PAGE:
Commercial property owners, business owners and residents within the Durango Business Improvement District gave their approval on Tuesday to continue funding the BID through 2041.
Final election results were 77 votes in favor of funding the BID and 21 votes opposing it, according to the La Plata County Clerk and Recorder’s office.
Ninety-eight total votes had been cast.
“That’s very exciting for us,” BID Executive Director Tim Walsworth said. “The BID works very hard for the all the businesses that it works for. And it’s nice to see that so far, there’s pretty overwhelming support for the BID to continue for the next 15 to 17 years.”
The Durango Herald reached out to BID Board of Directors Chairman James Allred for comment, but did not receive a response.
The BID is known for programs like its downtown ambassador program, where part-time staff members work downtown to greet tourists and direct people to their destinations, including restaurants, services and even public restrooms.
Its seasonal rewards programs, originally created early in the COVID-19 pandemic to give businesses a boost by encouraging downtown shopping with gift cards, has generated $860,000 in local revenue.
It is funded by a property tax of 2.0 mills and produces popular local events every year such as the Downtown Balloon Glow that lights up downtown Durango, the Downtown Clean Day every Friday of Memorial Day weekend, the United Way of Southwest Colorado’s San Juan Brewfest and Singing With Santa each November.
The property tax that funds the BID was scheduled to expire at the end of 2026, according to the official ballot question.
The last BID election was held 13 years ago in November 2010. Of 356 total votes cast, 246 voters approved funding the BID and 110 voters opposed, Walsworth said.
“That’s 69% in favor, 31% not in favor. So a fairly convincing set of results,” he said.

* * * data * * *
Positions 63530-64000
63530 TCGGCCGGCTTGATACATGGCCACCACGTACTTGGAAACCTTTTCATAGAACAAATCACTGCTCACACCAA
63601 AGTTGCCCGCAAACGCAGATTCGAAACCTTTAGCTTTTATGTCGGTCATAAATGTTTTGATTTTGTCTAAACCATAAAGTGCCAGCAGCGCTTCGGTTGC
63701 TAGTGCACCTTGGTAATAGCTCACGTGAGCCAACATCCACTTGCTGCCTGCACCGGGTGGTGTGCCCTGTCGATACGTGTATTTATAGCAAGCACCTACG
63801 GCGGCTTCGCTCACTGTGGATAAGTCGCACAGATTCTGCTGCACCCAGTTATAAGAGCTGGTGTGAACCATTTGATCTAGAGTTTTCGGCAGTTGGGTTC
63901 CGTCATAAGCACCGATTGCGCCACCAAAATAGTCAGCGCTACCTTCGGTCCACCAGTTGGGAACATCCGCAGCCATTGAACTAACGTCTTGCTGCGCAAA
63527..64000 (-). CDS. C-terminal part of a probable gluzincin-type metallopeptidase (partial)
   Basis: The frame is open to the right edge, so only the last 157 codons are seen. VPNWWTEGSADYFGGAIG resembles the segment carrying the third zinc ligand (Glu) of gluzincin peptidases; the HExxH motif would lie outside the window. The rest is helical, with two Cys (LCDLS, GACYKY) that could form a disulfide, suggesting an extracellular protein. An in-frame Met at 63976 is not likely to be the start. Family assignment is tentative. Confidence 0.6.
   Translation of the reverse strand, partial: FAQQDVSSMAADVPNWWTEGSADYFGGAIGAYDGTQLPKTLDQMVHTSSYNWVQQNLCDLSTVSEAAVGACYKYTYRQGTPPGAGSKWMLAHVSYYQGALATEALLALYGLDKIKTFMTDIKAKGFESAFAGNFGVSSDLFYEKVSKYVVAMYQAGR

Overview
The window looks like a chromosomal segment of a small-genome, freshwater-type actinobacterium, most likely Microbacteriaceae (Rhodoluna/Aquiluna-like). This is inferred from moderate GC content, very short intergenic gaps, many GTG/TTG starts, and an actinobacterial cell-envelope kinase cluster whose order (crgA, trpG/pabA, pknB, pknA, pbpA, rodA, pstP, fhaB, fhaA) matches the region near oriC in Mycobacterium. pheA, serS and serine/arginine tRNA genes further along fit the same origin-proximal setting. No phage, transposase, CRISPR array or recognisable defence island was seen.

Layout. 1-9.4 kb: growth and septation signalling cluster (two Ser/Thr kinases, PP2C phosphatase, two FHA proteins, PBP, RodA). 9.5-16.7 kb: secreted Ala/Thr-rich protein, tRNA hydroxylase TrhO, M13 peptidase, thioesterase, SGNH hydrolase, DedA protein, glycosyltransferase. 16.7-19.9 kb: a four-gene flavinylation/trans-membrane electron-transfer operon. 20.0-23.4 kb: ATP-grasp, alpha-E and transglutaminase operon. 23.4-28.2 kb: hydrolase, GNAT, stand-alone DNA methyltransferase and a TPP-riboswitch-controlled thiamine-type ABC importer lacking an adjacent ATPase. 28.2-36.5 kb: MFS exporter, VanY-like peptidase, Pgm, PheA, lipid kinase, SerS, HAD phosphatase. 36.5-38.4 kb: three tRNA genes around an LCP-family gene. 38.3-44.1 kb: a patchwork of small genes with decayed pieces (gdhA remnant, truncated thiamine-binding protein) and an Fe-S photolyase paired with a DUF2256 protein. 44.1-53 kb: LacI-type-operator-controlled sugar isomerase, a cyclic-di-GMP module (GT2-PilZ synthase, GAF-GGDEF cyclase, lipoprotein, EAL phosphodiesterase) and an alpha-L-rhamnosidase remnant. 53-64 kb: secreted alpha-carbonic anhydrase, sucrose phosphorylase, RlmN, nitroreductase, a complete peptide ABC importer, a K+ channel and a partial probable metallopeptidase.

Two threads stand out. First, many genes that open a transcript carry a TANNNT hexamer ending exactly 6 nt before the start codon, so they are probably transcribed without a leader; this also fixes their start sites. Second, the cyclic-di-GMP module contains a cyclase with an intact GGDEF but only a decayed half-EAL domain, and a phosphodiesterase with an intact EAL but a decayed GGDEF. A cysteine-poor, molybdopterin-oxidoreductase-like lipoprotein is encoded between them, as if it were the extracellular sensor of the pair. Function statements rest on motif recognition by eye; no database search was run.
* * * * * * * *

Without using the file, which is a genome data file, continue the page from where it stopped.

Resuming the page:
Only commercial property and business owners and residents within the BID, which is made up of Durango’s central business district and North Main Avenue to the northern city limits, were eligible to participate in the BID funding election.
The ballot question of whether or not to continue funding the BID wasn’t printed on most voters’ ballots.
About 1,500 commercial property and business owners, and a small number of residents, are located in the BID, Walsworth said.
There are about 400 commercial properties within the BID. Many of those properties house multiple businesses, about 800 to 1,000 in total. There are also about 100 residences scattered about the commercial properties.
“We work for the business owners as well as the property owners to try to make business conditions as conducive to success as possible,” he said.
On Tuesday, his office was busy with people turning up to vote. Walsworth explained the ballot question to people and helped them understand if they are eligible for participate in the election.
“BID has done an amazing amount of work with a very small budget for 27 years in a row,” he said. “… Seeing a lot of ballots coming in today. I’m in my office till seven o’clock and I’m able to receive them all right here. … And so we’re seeing a good amount of people getting those ballots turned in today.”
Walsworth said the BID operates on an annual budget of about $300,000 that is mostly funded by property taxes, with a bit of funding coming from event sponsorships and promotions.
A previous version of this story inaccurately reported the revenue generated by the Durango Business Improvement District’s rewards program, which is approximately $860,000 since the program’s inception in 2020.